US military 'not well prepared for a confrontation' with China amid World War 3 fears, expert warns, ahead of Biden meet

THE US military is "not well prepared for a confrontation" with China amid World War III fears, an expert has warned ahead of Biden's meeting with Chinese leader Xi Jinping.

Over the past two decades, the US has prioritized weapons for counterinsurgency warfare as it focused its powers on fighting terrorism.



However, those aren't the weapons needed in a hypothetical military match with China, as military expert Richard Aboulafia writes for Foreign Policy.

"Over the last 20 years, heavy spending went to lightly armored vehicles, body armor, tactical and short-range reconnaissance systems, and short-range transport helicopters," says Aboulafia. "Little was spent on the kind of strategic tools that make a great power great."

As Aboulafia states, the equipment used to fight terror in countries like Afghanistan, such as aging Black Hawk helicopters, are not the kind of weapons the US would need in a match against superpower China.

With an adversary like China, the US will need weapons such as the nuclear-powered submarines that will be built under the recent agreement by the United States, Australia, and the United Kingdom.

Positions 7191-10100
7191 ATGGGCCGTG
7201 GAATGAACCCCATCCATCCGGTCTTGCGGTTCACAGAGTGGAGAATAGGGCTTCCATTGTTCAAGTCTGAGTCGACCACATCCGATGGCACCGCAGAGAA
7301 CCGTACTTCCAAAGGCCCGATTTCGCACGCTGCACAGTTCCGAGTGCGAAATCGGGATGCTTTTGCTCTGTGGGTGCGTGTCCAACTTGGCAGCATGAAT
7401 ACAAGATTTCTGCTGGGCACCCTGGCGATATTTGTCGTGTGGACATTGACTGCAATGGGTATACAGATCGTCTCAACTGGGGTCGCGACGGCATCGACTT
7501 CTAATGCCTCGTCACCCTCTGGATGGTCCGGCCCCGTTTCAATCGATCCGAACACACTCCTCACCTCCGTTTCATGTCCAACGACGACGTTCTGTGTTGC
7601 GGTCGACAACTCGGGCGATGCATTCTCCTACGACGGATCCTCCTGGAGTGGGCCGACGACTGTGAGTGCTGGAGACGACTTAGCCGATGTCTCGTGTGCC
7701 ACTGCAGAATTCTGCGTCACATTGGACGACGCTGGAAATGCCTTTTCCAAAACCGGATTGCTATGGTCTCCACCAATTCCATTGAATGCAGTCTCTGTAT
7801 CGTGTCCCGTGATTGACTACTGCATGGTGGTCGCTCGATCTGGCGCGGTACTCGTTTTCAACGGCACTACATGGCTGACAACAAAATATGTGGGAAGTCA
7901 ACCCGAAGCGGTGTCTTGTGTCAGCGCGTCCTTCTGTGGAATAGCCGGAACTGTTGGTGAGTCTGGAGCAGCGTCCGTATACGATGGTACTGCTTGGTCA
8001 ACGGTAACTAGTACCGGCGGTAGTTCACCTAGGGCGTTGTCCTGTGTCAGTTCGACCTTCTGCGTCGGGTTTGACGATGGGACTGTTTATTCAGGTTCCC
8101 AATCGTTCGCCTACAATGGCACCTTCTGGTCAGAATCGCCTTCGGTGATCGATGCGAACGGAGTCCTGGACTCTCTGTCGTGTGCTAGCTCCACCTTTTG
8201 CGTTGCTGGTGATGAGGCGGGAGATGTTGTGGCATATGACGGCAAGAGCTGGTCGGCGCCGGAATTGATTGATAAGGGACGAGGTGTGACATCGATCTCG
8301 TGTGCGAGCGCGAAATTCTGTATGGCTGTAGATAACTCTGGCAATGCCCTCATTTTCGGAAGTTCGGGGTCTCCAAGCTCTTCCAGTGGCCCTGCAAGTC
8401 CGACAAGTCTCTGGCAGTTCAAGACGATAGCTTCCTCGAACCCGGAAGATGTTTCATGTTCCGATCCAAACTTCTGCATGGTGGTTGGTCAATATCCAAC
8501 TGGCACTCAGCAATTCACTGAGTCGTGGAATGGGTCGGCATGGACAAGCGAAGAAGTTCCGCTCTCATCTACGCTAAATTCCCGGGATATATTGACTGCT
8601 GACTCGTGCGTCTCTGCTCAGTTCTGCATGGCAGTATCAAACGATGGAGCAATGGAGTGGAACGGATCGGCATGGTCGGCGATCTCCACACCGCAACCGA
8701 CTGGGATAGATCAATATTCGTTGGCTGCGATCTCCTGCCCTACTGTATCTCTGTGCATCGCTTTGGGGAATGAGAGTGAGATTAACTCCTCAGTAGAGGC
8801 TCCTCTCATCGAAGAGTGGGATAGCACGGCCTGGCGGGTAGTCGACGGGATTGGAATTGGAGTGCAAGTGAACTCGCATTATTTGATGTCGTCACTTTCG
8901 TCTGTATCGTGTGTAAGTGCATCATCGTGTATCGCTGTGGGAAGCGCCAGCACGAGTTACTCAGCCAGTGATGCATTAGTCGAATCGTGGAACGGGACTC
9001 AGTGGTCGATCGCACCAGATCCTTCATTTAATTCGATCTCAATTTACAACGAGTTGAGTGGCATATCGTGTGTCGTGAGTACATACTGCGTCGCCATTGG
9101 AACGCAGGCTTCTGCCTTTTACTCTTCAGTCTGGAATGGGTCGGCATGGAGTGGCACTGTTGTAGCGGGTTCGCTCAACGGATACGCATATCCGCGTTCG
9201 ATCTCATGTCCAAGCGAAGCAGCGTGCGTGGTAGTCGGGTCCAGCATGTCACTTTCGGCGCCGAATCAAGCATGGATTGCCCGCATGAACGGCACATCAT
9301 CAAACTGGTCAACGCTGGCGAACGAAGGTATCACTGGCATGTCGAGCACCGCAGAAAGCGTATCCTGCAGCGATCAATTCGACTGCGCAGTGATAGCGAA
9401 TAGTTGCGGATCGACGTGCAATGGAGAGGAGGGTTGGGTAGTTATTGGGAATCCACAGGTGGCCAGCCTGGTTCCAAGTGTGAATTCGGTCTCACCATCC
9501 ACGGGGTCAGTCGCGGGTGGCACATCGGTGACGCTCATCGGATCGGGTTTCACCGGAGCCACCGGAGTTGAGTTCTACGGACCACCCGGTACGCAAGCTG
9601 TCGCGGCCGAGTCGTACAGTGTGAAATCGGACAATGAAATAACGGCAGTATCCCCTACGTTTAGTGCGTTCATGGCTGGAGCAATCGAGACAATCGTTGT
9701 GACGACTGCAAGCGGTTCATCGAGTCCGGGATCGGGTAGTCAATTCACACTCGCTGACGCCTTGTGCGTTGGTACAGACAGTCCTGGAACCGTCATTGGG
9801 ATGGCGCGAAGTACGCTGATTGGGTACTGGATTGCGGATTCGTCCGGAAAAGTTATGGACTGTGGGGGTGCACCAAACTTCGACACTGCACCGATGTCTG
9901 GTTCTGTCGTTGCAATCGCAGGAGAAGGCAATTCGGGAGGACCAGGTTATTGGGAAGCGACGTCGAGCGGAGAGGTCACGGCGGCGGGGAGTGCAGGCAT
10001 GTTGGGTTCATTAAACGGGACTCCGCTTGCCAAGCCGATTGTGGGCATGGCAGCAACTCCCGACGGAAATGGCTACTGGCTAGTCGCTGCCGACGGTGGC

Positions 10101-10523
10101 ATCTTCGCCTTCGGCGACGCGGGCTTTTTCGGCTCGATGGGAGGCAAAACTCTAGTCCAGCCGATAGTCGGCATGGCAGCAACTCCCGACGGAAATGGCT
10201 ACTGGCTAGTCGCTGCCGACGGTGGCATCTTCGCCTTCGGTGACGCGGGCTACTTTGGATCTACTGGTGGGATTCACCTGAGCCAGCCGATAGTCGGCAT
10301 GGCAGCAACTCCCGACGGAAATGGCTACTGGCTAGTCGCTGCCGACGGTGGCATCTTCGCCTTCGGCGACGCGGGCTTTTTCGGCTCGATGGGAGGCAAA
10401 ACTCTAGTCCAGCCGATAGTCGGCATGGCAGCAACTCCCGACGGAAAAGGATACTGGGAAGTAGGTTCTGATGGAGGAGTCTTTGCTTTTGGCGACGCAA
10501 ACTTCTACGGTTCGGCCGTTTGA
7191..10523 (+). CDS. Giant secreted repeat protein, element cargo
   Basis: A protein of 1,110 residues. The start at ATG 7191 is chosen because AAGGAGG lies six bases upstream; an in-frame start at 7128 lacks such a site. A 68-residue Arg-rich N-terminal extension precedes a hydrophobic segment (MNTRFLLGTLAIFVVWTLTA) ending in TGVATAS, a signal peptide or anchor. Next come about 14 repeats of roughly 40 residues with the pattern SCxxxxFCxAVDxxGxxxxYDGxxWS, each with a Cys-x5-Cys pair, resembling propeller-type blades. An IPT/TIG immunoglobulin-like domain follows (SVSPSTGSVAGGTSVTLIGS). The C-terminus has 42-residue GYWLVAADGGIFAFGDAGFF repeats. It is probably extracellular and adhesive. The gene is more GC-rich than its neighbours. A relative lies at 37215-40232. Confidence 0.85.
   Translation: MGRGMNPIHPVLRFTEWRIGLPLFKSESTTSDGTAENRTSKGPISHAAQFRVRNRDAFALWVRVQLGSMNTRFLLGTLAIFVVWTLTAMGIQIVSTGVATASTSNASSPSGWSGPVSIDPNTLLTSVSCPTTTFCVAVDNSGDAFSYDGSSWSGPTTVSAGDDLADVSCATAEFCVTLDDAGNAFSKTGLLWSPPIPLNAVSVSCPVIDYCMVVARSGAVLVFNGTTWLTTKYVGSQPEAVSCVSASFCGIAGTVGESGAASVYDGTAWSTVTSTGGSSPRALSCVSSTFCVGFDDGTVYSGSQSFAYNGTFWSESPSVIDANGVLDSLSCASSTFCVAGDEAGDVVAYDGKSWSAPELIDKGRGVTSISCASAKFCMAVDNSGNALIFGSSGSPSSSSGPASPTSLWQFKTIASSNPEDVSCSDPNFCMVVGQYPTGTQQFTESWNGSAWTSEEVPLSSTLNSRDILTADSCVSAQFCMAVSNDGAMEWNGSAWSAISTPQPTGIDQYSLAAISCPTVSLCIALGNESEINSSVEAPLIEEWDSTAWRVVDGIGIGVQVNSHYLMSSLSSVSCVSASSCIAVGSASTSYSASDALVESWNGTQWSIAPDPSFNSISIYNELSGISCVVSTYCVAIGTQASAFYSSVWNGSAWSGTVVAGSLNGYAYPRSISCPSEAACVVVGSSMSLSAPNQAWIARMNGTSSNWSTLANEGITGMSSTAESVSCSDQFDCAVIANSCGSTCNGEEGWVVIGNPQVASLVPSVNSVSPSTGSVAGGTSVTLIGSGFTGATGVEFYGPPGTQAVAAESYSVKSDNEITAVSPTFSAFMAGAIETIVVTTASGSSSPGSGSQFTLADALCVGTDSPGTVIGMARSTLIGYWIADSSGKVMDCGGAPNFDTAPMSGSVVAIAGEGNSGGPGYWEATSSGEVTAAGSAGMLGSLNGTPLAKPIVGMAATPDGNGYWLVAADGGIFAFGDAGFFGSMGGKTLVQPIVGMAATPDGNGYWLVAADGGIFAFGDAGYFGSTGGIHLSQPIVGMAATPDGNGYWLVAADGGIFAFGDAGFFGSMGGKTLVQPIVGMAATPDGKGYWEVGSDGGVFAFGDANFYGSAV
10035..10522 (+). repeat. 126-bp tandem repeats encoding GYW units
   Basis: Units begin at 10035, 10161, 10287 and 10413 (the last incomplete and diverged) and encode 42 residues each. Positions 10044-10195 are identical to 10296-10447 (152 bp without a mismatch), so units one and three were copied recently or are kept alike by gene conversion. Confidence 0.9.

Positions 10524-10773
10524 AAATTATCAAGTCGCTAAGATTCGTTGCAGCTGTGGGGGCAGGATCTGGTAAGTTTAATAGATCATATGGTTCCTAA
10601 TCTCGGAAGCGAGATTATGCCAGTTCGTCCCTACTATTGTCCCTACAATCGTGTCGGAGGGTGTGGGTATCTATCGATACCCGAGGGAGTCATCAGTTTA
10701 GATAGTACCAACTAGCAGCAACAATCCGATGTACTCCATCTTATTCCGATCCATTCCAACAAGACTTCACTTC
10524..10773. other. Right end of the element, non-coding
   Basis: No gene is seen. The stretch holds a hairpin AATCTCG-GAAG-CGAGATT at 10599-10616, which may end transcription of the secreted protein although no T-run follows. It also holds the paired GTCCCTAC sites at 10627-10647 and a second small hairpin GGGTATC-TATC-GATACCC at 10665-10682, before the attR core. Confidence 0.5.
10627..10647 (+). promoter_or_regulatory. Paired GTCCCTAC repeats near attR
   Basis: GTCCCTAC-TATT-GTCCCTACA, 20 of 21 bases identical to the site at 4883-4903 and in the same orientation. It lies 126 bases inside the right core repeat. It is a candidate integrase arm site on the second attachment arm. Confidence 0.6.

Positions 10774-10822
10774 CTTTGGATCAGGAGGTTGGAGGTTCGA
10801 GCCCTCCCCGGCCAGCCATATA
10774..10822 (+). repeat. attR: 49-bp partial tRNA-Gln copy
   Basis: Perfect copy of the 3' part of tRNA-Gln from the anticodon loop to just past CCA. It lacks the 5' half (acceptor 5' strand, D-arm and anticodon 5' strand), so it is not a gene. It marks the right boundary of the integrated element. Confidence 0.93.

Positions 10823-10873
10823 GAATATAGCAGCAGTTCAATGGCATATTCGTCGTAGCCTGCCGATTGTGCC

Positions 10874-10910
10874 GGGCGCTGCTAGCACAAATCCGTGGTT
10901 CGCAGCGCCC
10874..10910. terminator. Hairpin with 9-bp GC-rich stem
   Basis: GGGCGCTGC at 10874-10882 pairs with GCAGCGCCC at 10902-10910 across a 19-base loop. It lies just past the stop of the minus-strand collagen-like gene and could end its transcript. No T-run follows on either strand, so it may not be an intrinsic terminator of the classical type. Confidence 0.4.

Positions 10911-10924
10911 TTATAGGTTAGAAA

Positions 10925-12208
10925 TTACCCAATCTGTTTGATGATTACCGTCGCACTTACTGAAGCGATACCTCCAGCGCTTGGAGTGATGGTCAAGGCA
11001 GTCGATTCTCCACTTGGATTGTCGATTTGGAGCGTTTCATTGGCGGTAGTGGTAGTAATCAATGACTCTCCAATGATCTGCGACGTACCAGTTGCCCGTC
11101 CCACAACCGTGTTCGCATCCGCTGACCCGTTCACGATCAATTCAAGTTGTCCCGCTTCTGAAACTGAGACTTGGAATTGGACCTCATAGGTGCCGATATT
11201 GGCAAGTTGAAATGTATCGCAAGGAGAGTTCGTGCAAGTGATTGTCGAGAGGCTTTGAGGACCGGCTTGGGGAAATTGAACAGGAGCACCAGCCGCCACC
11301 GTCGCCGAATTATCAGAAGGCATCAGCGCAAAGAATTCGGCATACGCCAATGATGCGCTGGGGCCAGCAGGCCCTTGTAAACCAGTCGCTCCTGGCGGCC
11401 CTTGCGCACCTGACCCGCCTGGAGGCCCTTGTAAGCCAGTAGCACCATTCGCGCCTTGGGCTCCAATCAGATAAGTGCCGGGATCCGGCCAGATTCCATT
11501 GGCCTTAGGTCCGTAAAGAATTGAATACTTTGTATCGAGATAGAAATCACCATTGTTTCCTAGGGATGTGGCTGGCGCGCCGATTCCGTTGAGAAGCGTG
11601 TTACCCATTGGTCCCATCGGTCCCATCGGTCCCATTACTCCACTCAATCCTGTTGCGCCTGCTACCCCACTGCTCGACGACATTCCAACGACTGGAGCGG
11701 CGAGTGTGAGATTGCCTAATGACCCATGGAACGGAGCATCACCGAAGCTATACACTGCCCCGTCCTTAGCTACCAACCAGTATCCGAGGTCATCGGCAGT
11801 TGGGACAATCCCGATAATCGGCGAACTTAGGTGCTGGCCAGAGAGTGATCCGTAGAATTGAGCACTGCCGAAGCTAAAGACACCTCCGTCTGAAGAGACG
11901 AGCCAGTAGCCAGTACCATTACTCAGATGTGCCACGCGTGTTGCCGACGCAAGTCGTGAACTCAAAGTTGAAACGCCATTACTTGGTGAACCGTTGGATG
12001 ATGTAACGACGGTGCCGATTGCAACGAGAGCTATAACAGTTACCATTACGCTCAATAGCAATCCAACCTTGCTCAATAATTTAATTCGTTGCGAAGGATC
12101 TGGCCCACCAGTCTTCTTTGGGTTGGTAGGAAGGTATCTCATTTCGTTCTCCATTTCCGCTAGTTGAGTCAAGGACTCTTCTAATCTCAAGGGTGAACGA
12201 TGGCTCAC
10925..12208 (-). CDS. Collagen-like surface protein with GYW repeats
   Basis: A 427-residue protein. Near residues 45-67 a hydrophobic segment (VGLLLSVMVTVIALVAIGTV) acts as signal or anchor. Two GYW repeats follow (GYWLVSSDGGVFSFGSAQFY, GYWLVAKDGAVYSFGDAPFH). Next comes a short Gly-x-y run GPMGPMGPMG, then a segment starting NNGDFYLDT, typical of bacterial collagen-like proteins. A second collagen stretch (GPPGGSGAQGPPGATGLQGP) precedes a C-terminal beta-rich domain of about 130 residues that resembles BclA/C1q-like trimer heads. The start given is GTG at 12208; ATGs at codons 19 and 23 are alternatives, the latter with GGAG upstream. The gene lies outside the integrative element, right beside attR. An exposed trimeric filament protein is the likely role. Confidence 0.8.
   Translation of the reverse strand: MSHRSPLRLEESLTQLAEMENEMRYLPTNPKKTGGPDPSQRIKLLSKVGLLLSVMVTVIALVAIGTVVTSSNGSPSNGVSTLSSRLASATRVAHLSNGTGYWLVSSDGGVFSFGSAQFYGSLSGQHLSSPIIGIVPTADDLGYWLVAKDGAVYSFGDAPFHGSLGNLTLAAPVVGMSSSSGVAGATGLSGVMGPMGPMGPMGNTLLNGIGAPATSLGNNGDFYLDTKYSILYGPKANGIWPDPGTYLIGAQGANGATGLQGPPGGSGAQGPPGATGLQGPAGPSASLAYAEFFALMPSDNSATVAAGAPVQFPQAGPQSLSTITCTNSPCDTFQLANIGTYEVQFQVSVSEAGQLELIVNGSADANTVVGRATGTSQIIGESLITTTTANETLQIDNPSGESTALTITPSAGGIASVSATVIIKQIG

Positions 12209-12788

"They have much greater ranges, firepower, and, most of all, survivability," writes Aboulafia. "Tracking submarines is something of a black art—one Beijing has very little experience in and very little dedicated equipment to accomplish."

But after decades of focusing resources in Iraq and Afghanistan, and as the tension between the US and growing China intensifies, with many fearing it could lead to war, the US "is not particularly well prepared for a confrontation with a strong and growing possible adversary."

However, Aboulafia offers some hope, adding that since the US' attention is shifting away from terrorism, "the defense budget is again focusing on the systems that make the United States a great power" such as high-tech weapons and the technology base for creating new systems.

This analysis comes as president Biden is scheduled to join a virtual meeting with Xi Jinping on Monday.

"The two leaders will discuss ways to responsibly manage the competition … as well as ways to work together where our interests align," White House press secretary Jen Psaki said in a statement cited by Reuters.

"President Biden will make clear U.S. intentions and priorities and be clear and candid about our concerns."

A senior U.S. official added: "As we compete with the PRC, President Biden expects President Xi and the PRC to play by the rules of road—and he will make that point throughout the meeting."



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